DeSantis announces $25M proposal to restore Miami’s Freedom Tower

DeSantis includes Freedom Tower restoration in his budget proposal

Gov. Ron DeSantis announced on Monday at the Freedom Tower he is supporting $25 million in his proposed budget to restore the historic Miami building. The project will include structural repairs, restore Mediterranean-style architectural components, and add museum-quality features.

MIAMI – Gov. Ron DeSantis announced on Monday at the Freedom Tower he is supporting $25 million in his proposed budget to restore the historic Miami building. The project will include structural repairs, restore Mediterranean-style architectural components, and add museum-quality features.

Cuban-American activists welcomed DeSantis and Lt. Gov. Jeanette Nuñez, whose late father, Victor C. Sanchez, was born in Cuba and left the island after Fidel Castro took power. DeSantis said the building represents “freedom’s last stance” in the western hemisphere.

“It’s a beacon of inspiration to so many families that call Florida home,” Nuñez said.

The announcement comes after Cuban Americans organized a caravan from Tamiami Park to the Freedom Tower area on Sunday to show solidarity for the Cubans on the island who are finding creative ways to demonstrate against the regime amid the repression.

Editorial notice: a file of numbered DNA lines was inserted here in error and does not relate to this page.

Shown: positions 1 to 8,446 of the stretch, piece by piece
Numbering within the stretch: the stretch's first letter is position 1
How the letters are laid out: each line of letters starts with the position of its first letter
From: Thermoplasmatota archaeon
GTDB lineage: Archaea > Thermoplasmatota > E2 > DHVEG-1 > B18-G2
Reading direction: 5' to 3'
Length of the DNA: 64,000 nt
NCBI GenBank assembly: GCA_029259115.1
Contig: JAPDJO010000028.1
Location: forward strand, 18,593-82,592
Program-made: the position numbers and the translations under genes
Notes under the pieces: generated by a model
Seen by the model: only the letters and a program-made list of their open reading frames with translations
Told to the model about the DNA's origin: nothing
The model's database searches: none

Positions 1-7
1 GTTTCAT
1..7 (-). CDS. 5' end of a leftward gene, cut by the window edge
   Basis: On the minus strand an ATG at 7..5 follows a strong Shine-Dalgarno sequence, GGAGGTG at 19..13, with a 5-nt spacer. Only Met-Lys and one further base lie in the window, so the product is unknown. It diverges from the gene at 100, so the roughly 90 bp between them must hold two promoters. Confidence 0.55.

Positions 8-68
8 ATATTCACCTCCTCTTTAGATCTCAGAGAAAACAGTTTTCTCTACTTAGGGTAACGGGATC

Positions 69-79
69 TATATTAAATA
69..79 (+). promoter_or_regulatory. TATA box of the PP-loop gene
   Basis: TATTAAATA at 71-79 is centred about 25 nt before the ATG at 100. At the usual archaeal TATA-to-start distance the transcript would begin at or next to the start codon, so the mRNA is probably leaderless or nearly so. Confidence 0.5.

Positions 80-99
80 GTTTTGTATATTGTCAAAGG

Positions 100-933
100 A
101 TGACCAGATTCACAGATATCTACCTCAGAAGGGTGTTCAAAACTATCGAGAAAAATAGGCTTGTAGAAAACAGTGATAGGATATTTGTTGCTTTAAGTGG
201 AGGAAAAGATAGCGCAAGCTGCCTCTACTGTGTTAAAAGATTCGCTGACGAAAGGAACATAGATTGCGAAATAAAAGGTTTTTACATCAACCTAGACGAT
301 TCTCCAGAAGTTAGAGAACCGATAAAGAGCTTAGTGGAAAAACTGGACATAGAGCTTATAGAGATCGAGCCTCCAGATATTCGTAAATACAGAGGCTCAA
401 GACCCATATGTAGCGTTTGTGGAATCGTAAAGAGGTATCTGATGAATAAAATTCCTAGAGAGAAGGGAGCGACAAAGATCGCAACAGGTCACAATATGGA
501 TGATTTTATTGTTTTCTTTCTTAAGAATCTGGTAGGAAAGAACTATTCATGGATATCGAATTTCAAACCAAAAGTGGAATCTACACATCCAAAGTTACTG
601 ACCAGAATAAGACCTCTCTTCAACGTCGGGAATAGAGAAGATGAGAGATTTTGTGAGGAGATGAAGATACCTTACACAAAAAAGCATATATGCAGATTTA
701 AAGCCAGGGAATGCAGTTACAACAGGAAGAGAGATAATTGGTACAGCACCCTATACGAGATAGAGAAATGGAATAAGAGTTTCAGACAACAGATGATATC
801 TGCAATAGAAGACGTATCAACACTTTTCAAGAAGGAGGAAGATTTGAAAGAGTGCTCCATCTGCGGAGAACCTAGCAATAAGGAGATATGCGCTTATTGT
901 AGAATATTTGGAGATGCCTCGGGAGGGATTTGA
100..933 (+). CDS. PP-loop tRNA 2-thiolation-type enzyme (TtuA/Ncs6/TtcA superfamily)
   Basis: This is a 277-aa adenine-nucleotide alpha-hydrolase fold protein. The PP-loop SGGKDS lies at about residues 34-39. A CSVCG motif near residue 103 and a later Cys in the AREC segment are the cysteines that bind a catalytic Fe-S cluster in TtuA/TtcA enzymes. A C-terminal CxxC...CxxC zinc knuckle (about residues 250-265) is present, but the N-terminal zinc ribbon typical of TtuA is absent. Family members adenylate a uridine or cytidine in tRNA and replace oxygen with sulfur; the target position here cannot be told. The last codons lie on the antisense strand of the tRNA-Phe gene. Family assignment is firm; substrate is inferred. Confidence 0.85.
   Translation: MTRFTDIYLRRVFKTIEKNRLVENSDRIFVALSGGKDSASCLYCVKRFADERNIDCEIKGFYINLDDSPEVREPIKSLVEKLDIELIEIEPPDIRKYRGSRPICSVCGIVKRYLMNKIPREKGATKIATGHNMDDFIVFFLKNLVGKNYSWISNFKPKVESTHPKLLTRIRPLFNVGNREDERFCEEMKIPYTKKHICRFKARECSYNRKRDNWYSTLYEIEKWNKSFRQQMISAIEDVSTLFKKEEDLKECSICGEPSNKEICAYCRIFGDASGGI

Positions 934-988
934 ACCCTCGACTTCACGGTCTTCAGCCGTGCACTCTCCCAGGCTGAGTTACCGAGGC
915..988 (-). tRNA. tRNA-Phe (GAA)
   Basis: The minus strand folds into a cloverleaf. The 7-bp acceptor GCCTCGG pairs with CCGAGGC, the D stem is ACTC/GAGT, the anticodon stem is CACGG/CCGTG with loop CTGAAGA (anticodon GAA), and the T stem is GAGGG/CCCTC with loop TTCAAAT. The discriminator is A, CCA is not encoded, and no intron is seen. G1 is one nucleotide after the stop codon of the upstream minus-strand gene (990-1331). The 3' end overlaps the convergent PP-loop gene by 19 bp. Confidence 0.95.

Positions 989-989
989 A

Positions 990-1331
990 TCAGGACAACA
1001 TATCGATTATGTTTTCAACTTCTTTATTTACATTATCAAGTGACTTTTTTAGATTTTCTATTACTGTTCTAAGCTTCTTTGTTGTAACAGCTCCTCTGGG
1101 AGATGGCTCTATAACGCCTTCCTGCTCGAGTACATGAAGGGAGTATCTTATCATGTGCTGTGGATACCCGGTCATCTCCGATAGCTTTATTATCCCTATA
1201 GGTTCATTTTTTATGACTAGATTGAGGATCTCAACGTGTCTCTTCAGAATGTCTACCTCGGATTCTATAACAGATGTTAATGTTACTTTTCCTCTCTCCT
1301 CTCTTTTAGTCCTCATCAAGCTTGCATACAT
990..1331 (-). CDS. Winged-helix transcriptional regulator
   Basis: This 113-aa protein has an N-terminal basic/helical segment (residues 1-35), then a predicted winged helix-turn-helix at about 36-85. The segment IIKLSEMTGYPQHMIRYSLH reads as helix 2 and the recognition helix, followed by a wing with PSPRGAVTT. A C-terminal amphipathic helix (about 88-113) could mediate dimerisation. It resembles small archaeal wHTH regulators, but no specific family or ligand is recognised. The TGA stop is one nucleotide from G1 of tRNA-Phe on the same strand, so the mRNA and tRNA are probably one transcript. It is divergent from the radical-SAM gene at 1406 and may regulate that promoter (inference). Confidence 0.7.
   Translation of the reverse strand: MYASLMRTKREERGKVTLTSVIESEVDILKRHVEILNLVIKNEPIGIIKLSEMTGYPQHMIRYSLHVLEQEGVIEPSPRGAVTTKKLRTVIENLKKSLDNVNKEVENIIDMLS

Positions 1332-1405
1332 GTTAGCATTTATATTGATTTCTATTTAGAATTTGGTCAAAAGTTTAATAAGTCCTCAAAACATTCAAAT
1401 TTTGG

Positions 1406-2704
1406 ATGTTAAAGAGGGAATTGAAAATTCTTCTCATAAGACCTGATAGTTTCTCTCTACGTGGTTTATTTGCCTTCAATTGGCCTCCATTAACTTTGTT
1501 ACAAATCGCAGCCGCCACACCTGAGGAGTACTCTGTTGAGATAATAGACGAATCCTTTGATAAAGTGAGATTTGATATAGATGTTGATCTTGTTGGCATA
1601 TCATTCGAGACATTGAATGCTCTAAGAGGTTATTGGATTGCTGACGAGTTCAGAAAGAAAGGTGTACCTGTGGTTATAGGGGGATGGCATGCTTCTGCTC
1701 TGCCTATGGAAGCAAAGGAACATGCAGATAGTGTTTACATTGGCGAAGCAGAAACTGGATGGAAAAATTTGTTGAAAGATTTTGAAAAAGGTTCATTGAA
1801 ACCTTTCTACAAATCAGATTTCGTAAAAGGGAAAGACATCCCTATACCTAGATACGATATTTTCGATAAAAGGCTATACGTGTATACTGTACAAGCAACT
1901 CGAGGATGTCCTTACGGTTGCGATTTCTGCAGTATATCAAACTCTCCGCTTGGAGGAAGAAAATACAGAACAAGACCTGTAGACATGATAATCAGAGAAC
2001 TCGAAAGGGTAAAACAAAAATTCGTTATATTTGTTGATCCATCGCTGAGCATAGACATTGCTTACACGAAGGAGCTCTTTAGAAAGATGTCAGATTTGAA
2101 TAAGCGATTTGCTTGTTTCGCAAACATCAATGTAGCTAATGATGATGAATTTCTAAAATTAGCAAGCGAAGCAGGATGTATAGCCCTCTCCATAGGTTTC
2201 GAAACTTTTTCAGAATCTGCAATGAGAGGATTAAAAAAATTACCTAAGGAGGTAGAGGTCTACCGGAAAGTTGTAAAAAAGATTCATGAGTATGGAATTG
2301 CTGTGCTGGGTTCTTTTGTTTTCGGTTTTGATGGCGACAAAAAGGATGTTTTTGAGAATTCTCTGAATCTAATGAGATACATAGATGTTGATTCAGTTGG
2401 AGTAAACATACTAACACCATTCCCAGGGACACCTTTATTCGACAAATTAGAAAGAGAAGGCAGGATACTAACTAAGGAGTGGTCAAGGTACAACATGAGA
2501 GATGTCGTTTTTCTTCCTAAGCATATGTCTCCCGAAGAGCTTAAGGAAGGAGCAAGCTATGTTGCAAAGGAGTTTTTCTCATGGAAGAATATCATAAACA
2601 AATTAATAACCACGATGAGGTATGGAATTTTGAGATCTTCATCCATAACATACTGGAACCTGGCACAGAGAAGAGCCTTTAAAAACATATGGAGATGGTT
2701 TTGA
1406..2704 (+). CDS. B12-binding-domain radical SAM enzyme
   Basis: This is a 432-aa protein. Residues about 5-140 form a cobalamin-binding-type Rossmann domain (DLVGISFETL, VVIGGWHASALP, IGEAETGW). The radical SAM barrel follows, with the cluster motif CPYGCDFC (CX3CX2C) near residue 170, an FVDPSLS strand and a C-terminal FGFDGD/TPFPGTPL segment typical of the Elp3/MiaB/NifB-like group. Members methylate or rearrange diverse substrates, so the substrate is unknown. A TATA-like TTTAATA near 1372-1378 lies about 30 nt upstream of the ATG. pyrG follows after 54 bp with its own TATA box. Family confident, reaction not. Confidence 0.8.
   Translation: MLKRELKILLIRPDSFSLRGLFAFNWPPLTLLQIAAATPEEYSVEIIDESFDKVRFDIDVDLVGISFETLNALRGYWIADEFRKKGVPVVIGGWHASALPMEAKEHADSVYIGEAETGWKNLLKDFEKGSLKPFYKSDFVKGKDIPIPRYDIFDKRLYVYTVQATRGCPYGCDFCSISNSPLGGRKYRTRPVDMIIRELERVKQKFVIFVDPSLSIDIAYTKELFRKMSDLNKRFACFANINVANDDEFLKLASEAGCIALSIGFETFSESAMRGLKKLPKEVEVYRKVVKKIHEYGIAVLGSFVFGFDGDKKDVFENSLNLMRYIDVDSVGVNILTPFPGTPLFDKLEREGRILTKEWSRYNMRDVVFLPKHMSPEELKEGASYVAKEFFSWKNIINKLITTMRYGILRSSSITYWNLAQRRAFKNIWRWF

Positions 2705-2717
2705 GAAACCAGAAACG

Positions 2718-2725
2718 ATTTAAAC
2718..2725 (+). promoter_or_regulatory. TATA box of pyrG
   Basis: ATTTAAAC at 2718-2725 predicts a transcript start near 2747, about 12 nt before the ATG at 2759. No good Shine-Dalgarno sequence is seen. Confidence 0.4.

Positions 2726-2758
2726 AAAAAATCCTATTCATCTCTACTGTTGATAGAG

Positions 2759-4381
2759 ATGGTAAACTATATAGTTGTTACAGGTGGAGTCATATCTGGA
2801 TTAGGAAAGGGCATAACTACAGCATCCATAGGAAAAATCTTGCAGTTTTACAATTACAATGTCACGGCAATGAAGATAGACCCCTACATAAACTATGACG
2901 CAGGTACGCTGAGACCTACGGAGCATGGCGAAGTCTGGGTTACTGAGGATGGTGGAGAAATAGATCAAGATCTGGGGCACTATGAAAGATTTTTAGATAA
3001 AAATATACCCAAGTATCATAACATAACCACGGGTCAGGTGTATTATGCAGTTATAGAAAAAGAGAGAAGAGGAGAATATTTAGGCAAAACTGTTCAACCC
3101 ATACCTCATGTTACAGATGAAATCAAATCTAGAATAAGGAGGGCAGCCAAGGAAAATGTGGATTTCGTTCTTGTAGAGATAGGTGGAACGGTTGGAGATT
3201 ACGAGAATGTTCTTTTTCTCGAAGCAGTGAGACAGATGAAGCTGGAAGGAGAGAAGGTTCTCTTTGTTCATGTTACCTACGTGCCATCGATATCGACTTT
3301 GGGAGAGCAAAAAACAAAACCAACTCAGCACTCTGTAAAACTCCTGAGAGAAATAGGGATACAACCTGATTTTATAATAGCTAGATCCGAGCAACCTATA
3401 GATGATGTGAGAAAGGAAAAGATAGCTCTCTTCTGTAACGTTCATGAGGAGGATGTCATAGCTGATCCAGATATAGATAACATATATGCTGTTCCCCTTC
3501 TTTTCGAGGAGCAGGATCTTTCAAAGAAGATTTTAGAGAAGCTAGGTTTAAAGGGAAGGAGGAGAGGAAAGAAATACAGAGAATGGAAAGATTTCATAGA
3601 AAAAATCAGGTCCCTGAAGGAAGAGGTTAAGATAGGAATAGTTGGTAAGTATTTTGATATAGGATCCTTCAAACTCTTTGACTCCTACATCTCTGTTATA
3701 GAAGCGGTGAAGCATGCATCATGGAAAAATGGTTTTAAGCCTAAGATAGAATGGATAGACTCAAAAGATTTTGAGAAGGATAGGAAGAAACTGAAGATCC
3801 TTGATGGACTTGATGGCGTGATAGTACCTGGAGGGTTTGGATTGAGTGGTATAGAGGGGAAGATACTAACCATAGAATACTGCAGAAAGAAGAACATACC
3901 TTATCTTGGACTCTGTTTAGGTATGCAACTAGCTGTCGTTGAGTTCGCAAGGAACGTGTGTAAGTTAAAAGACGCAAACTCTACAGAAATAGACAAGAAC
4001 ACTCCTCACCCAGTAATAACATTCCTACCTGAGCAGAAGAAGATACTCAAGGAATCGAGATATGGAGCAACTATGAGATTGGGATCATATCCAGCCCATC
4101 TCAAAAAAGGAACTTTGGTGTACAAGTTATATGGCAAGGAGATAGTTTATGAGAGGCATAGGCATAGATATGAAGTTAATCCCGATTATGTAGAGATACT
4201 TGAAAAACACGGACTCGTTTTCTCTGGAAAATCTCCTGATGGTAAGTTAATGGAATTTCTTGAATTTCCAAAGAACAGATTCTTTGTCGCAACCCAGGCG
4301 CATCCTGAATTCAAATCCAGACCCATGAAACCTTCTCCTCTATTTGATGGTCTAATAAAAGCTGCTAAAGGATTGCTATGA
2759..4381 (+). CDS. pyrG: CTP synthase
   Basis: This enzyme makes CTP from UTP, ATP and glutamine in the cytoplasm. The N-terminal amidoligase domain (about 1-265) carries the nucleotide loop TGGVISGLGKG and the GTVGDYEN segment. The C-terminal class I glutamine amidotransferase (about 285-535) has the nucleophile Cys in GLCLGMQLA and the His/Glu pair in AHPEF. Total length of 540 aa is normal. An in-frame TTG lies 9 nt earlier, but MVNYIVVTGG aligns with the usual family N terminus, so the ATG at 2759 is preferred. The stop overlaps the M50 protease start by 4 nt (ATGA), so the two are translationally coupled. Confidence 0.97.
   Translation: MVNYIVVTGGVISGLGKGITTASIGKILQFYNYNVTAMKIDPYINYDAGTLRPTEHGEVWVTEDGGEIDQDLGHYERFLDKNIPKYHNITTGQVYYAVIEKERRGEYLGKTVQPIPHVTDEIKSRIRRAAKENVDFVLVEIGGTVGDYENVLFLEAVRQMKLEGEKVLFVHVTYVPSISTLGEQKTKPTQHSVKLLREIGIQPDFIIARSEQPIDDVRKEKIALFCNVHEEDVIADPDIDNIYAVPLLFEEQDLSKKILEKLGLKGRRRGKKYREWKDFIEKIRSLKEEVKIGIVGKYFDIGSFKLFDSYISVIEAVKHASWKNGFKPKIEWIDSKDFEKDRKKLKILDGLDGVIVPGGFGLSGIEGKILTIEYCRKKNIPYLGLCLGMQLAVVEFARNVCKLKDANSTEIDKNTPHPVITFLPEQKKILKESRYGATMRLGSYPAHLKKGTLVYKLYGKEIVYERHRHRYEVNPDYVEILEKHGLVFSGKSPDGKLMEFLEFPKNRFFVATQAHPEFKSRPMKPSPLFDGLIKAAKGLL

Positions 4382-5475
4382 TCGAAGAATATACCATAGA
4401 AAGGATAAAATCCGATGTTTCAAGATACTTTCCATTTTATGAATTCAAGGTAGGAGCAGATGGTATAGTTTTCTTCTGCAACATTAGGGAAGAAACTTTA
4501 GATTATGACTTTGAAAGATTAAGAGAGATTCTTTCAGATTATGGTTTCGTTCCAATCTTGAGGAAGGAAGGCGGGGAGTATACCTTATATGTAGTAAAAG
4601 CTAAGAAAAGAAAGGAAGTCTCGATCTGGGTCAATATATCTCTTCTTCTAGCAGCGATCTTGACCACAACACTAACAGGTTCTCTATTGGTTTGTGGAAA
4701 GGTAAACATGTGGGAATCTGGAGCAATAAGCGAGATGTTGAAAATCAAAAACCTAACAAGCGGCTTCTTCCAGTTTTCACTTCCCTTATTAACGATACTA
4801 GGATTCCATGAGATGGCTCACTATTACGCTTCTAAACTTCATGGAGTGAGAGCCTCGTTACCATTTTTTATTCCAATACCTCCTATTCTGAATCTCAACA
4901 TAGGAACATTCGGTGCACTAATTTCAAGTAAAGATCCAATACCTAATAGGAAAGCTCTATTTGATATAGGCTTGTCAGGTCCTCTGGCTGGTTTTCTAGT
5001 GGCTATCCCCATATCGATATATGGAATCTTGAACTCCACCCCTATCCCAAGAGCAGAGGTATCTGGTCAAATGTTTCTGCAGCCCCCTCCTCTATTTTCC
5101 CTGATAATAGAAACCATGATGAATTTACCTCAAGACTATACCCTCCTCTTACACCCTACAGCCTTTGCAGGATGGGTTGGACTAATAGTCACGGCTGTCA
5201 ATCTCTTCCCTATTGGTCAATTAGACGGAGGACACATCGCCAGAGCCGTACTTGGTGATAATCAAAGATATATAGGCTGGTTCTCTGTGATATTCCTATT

“You had people flee the communist revolution starting in the late 1950s. Hundreds of thousands of people came right through here, the Freedom Tower in Miami, to be able to have a chance at freedom, and that’s something that we need to make sure that we commemorate,” DeSantis said.

The 15-story tower, at 600 Biscayne Blvd., was built in 1926, according to Miami-Dade County property records. It was the home of the Cuban Assistance Center from 1962 to 1974 and for this role became known as the “Ellis Island of the South.”

Historic photographs show an encampment of refugees in the area that is now home to the FTX Arena. They waited for days to apply and receive resettlement assistance.

The late Jorge Mas Canosa, the founder of the Cuban American National Foundation, bought the building for $4.1 million in 1997. His family sold it to Pedro Martin Terra and 600 Biscayne LLC in 2005 for $26 million. The former partner at the Greenberg Traurig law firm and his family donated it to MDC in 2008.

The U.S. designated the building as a U.S. National Historic Landmark. Today, the building houses the public college’s Museum of Art and Design and MDC special collections, which include the Cuban Legacy Gallery and the Exile Experience. It also houses the offices of the book fair, the film festival, and MDC Live Arts.

To make the much-needed renovations happen, DeSantis said he counts on the support of the Florida legislature to pass his proposed budget.

Watch the news conference


About the Authors:

The Emmy Award-winning journalist joined the Local 10 News team in 2013. She wrote for the Miami Herald for more than 9 years and won a Green Eyeshade Award.